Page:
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LONDON -- Lloyd's of London capacity auctions this summer generated record prices as corporate investors paid dearly to increase their participation in the syndicates they manage.
Earlier this year, traditional names at Lloyd's voiced concern that the large corporate members would try to push names out of the market by buying up their capacity at deflated prices. But instead, it seems that names selling their capacity benefited from the corporate buyers' acquisitiveness.
This year saw the auction process augmented both by bilateral deals -- trades outside but related to the auctions -- and direct offers of cash or shares in an agency in exchange for syndicate capacity. Taken together, L1.7 billion ($2.9 billion) of capacity changed hands in one form or another over the summer.
The capacity auctions were responsible for the bulk of this, with trades reaching L1.2 billion ($2.0 billion) -- or more than 10% of Lloyd's 1998 capacity of L10.2 billion ($17.1 billion). Hiscox P.L.C.'s syndicate 33 proved the most popular capacity to change hands, with a total of L111.3 million ($187.0 million) traded over the six auctions, fetching an average of 15.9 pence (26.7 cents) for each pound of capacity traded.
This interest was possibly boosted by Hiscox's members agency advising its names to convert to limited liability status. An analysis by Sedgwick Oakwood Lloyd's Underwriting Agents Ltd. suggests that up to 85% of Hiscox names took this advice. This allowed Hiscox Dedicated Corporate Member Ltd. to buy L60.6 million ($101.8 million) of its own capacity over the whole auction period, though it was competing with other corporate members, such as NLC Name No. 1 Ltd. and members agents' pooling arrangements, which are vehicles allowing individuals to invest in a spread of syndicates.
LIMIT P.L.C., one of the first corporate spread vehicles at Lloyd's, followed the same route as Hiscox, picking up L120.3 million ($202.2 million) of capacity on syndicates belonging to Bankside Syndicates Ltd. and Janson Green Ltd., the two managing agencies that LIMIT bought recently and intends to merge next year. At the same time, LIMIT was heavily involved in selling capacity on non-aligned syndicates. Within the auction process, LIMIT was by far the largest seller of capacity of single syndicates:
* LIMIT (No. 1) Ltd. sold L17.6 million ($29.6 million) on syndicate 2001.
* LIMIT (No. 4) Ltd. sold L13 million ($21.8 million) on syndicate 861.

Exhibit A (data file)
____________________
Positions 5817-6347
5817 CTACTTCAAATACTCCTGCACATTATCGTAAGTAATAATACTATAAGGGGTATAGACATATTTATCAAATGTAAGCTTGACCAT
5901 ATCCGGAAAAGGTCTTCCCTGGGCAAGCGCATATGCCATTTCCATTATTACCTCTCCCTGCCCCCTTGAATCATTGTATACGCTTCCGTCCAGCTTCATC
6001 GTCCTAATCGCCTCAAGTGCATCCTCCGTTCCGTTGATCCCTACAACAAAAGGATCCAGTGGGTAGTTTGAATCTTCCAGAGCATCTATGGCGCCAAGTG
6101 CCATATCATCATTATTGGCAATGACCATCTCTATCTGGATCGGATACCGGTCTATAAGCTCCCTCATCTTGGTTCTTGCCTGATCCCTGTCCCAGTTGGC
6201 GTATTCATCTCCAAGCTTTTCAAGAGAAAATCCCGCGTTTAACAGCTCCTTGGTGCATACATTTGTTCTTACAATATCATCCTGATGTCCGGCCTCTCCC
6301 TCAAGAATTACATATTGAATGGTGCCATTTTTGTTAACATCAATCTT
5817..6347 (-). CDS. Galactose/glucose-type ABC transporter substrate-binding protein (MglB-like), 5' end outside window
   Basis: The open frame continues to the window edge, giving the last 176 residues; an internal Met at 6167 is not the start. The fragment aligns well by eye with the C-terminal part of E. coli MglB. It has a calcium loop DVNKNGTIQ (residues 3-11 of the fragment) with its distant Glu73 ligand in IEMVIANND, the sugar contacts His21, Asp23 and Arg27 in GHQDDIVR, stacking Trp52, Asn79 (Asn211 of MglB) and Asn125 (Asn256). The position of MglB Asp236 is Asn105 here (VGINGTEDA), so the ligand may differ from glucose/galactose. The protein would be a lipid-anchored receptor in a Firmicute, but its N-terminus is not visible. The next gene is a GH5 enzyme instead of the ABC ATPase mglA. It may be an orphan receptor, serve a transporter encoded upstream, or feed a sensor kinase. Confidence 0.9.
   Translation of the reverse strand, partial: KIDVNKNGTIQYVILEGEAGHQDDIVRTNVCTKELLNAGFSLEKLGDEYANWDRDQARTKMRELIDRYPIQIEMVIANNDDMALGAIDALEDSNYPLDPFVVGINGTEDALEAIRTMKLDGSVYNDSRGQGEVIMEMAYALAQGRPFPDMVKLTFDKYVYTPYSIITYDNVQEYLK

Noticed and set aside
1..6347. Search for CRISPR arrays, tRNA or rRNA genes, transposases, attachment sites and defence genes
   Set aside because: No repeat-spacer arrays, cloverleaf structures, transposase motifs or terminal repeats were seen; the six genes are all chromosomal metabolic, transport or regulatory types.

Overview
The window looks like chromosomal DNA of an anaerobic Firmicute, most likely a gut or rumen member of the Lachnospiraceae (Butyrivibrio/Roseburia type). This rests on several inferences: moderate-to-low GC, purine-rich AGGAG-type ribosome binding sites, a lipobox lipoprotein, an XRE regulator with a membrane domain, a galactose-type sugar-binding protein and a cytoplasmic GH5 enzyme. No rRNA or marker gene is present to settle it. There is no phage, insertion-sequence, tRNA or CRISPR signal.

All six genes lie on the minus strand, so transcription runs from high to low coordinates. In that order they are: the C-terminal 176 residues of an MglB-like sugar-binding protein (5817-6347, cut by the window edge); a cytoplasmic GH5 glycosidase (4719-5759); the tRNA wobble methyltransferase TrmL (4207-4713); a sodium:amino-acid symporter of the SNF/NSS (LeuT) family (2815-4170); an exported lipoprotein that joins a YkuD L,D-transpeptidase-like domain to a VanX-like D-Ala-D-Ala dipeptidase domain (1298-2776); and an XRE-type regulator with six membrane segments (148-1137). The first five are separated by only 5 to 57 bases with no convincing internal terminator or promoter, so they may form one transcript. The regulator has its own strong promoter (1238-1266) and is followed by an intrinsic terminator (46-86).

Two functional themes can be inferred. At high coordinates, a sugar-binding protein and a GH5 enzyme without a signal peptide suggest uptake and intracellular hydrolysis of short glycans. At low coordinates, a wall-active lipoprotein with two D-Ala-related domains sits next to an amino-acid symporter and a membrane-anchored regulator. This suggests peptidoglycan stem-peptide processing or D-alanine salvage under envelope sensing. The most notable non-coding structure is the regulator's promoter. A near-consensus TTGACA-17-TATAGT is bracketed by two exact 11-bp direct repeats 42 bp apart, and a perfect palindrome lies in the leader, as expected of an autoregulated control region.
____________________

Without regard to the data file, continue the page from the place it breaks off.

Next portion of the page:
* LIMIT (No. 5) Ltd. sold L12.3 million ($20.7 million) on syndicate 376.
* LIMIT (No. 6) Ltd. sold L11 million ($18.5 million) on syndicate 37.
* LIMIT (No. 6) Ltd. sold L9.2 million ($15.5 million) on syndicate 1096.
In addition, it was involved in bilateral trades for a number of syndicates, and sold LIMIT (No. 9) to ACE U.K. Ltd.
ACE had announced before the capacity auction season started that it wanted to buy up to 75% of the capacity on each of the ACE syndicates and possibly more if the opportunity arose. At the start of the trading season in July, ACE controlled nine syndicates through Methuen Underwriting Ltd., ACE London Underwriting Ltd. and ACE London Aviation Ltd. It soon added two more syndicates with the acquisition of Tarquin Ltd., the holding company for Charman Underwriting Agencies Ltd. and Tarquin Underwriters Ltd.
In total, ACE Capital Ltd. bought L64.3 million ($108.1 million) of capacity through the auctions, though that was less than two other corporate investors: Hiscox bought L91 million ($152.9 million), and Camperdown U.K. Ltd. bought L85.7 million ($144.0 million).
Camperdown is owned by U.S. insurer The St. Paul Cos. Inc., and it owns three Lloyd's agencies -- Gravett & Tilling Syndicate Management Ltd., Ashley Palmer Ltd. and Cassidy Davies Syndicate Management Ltd.
Terra Nova Capital Ltd. also was a prominent player in the auction process, buying L63.9 million ($107.4 million) of syndicate capacity, some of it from LIMIT. The Lloyd's corporate member offshoot of Bermuda-based insurer Terra Nova (Bermuda) Holdings Ltd. bought into the eight syndicates managed by its agency subsidiary, Octavian Syndicate Management Ltd. This means Terra Nova now will own about 77% of the capacity on the Octavian syndicates for the 1999 year of account, up from about 60% this year.
Nigel Rogers, president and chief executive officer of Terra Nova, said the move "continues Terra Nova's strategy of acquiring capacity when warranted by market conditions and price." Because Terra Nova managed to acquire more than 90% of the capacity on syndicate 554 -- in fact, it picked up 97.24% after the auctions finished -- it has the automatic right to buy out the rest of the syndicate's capacity, which it intends to do next year.